AMH and FSH: How They Impact Your Fertility
If you’re trying to get pregnant with the help of a fertility doctor in Orlando, you’ve probably had some blood work done. This blood work, done on day three of a woman’s menstrual cycle, is necessary to check a woman’s hormone levels, specifically AMH and FSH, which can help doctors better understand her chances of conceiving.
While there are many hormones that affect fertility, two in particular reveal the most about a woman’s egg reserve: Anti-Mullerian hormone, or AMH, and Follicle-stimulating hormone, or FSH. If you’ve already had your blood drawn, you’ve been given these two results, and you might be wondering exactly what they mean.
Reproductive Medicine Associates of Florida (RMA-FL) founder Dr. George Patounakis explains below.
AMH and FSH tell us about a woman’s egg reserve. Why is that important?
Dr. Patounakis: A woman’s egg reserve is one of the more important factors when it comes to infertility treatment. You may be surprised to know that a woman is born with all the eggs she will ever have. Over time, however, the number of eggs declines. During a natural cycle, a woman’s ovary releases one egg. If that egg is healthy, it may form an embryo and hopefully result in a baby. The loss of the eggs happens whether or not she is having periods and even if she is on birth control pills. If everything is functioning normally, a woman will mature and release one egg every month until menopause, which usually happens around 50 years old. The goal of most fertility treatments, unlike natural cycles, is to mature more than one egg at a time to try to overcome the factors that are keeping the woman from becoming pregnant, so number of eggs matters more in this case. Additionally, age is just as important as egg reserve because a younger woman will generally have healthier eggs than an older woman. Both quality (health) and quantity (number) of eggs matter when it comes to infertility treatment.
What is premature ovarian aging?
Dr. Patounakis: Sometimes, a woman’s ovaries contain fewer eggs than she should, given her age. This may be because she was born with fewer eggs to begin with or she is losing eggs faster than most women. The end result is a young woman that experiences early menopause. This is known as premature ovarian failure or insufficiency, but it does not mean that the woman herself is aging prematurely, it just means her ovaries appear older than her age. Diminished ovarian reserve is the stepping stone between normal ovarian reserve and premature ovarian failure. Both diminished ovarian reserve and premature ovarian failure place her ability to have children at risk. FSH and AMH levels help doctors gauge a woman’s egg reserve and how close it is to ovarian failure.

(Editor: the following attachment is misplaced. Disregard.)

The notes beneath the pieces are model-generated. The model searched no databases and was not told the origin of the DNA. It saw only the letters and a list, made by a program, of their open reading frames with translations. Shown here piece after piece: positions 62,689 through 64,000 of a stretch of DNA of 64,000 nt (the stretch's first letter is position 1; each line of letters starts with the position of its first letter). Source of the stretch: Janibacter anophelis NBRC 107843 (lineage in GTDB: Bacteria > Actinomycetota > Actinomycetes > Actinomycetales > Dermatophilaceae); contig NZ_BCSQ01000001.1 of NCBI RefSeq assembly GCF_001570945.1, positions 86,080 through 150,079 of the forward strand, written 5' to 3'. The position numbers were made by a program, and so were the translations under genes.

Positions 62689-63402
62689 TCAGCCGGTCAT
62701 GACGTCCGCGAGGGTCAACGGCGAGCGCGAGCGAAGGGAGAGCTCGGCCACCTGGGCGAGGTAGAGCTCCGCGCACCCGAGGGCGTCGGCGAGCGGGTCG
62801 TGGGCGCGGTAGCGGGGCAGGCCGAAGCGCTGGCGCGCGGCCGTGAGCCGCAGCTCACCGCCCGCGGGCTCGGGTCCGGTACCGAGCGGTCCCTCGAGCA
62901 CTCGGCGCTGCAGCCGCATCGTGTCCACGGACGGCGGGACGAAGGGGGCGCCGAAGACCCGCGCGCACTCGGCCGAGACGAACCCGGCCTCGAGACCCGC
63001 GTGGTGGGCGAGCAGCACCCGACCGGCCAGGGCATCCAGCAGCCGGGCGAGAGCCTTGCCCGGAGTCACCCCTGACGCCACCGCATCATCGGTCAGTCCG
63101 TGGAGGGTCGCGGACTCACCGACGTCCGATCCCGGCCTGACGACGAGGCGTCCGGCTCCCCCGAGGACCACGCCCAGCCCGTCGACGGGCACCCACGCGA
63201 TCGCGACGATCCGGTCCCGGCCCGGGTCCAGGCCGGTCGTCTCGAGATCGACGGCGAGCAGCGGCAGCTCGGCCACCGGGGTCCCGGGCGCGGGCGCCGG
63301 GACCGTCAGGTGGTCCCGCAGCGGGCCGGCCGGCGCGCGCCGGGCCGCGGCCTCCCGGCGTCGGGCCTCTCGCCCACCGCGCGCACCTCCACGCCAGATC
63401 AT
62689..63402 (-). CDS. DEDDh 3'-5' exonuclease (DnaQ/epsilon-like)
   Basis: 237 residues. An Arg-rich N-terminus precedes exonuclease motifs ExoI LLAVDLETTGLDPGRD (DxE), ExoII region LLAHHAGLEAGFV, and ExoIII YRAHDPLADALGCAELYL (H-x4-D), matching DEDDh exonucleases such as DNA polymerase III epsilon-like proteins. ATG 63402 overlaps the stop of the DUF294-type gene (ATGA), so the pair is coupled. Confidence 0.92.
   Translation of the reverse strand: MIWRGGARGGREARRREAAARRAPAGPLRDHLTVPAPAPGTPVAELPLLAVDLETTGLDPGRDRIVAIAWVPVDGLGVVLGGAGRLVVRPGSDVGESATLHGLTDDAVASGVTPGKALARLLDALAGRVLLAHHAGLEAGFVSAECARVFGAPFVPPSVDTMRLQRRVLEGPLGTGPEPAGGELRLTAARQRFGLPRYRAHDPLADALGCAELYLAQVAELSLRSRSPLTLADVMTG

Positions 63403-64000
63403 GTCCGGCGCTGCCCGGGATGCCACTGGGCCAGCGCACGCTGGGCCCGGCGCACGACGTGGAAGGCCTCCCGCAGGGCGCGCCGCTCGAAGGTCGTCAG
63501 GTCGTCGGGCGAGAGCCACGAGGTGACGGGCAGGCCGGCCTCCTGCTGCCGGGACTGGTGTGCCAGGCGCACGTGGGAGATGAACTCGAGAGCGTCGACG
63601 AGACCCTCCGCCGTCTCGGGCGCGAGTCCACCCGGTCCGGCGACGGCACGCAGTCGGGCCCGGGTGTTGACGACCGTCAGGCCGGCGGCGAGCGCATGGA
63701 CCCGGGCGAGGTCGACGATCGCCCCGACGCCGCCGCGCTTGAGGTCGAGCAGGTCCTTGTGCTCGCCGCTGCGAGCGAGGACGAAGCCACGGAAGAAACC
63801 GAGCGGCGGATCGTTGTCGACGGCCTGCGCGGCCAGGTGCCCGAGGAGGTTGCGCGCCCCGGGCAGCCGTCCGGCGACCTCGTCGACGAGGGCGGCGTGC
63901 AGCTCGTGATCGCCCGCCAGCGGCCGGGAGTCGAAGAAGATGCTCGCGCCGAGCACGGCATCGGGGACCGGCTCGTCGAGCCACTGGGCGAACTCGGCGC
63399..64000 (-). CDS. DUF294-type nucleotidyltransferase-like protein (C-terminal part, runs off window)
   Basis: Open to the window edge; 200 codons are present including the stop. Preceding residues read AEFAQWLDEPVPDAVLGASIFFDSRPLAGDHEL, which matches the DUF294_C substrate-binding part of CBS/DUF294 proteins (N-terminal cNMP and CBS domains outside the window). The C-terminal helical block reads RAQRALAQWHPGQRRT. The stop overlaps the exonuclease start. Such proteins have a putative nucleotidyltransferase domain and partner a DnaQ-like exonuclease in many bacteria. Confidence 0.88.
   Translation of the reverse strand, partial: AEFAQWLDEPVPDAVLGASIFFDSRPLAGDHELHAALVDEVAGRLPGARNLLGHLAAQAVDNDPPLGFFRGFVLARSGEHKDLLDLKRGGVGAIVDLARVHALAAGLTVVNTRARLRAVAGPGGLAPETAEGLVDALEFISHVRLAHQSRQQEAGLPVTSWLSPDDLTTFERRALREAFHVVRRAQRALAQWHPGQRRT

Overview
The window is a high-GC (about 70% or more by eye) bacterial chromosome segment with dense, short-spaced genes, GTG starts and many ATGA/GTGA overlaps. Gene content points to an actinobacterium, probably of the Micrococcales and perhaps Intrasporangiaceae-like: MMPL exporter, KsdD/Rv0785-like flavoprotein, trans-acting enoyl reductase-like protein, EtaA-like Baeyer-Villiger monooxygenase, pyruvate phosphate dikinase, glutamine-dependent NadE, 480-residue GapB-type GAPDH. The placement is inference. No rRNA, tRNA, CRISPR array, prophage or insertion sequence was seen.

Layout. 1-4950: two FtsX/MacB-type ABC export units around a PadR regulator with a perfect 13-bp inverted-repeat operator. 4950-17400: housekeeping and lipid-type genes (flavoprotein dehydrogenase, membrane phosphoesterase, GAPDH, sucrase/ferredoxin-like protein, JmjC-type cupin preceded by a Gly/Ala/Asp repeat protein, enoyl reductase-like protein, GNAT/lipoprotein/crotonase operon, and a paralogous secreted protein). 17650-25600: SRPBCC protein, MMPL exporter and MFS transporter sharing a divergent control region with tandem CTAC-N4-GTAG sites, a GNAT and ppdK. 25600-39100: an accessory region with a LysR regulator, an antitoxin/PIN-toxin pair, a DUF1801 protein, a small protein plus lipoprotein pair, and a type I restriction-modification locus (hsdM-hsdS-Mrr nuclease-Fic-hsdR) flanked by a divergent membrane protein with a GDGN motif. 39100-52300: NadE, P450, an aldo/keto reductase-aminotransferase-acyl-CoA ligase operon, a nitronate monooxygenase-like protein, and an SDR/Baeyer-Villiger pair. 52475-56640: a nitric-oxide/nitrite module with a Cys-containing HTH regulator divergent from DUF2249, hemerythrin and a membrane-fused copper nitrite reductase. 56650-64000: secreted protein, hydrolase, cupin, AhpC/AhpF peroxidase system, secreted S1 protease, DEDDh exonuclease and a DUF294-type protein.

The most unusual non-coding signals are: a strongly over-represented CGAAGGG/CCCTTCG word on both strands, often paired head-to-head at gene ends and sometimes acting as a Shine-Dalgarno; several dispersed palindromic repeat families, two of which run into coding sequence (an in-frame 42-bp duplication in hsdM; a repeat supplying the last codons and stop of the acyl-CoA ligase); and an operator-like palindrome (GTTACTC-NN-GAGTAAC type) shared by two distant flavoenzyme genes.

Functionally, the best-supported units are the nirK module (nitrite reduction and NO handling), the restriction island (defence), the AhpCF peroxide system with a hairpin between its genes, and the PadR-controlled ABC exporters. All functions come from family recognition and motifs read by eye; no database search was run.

What is FSH?
Dr. Patounakis: FSH is a hormone produced by the pituitary gland that tells the follicles in a woman’s ovaries to grow. Each follicle contains an egg, and as the follicle matures, so does the egg within it. If there are not many eggs left in the ovaries, the pituitary will release more FSH to try and stimulate the ovaries. This leads to a woman’s FSH level being high. For example, an FSH of above 10 or 12 can be a sign of diminished ovarian reserve. It is important to note that the FSH level must be drawn at the proper time in the menstrual cycle (around cycle day 3) and should be measured along with an estrogen level to interpret the results properly. Otherwise, the FSH level measured may be falsely reassuring.
What is AMH?
Dr. Patounakis: AMH is a hormone made by granulosa cells that support the eggs as they mature. Particularly, the more immature eggs there are, the more granulosa cells there are, so the AMH will be higher. An AMH greater than 1.2 is reassuring whereas an AMH less than 1.0 becomes more concerning. Too high an AMH is also an issue, as it could signal Polycystic Ovary Syndrome (PCOS).
What are some fertility options for women with AMH and FSH levels outside the normal range?
Dr. Patounakis: For women with PCOS, treatment options include lifestyle changes, medication to stimulate ovulation (with or without Intrauterine Insemination (IUI)), and In Vitro Fertilization (IVF) to conceive. IVF is also an option for some women with diminished ovarian reserve. For women who don’t find success with IVF, using an egg donor is another option.
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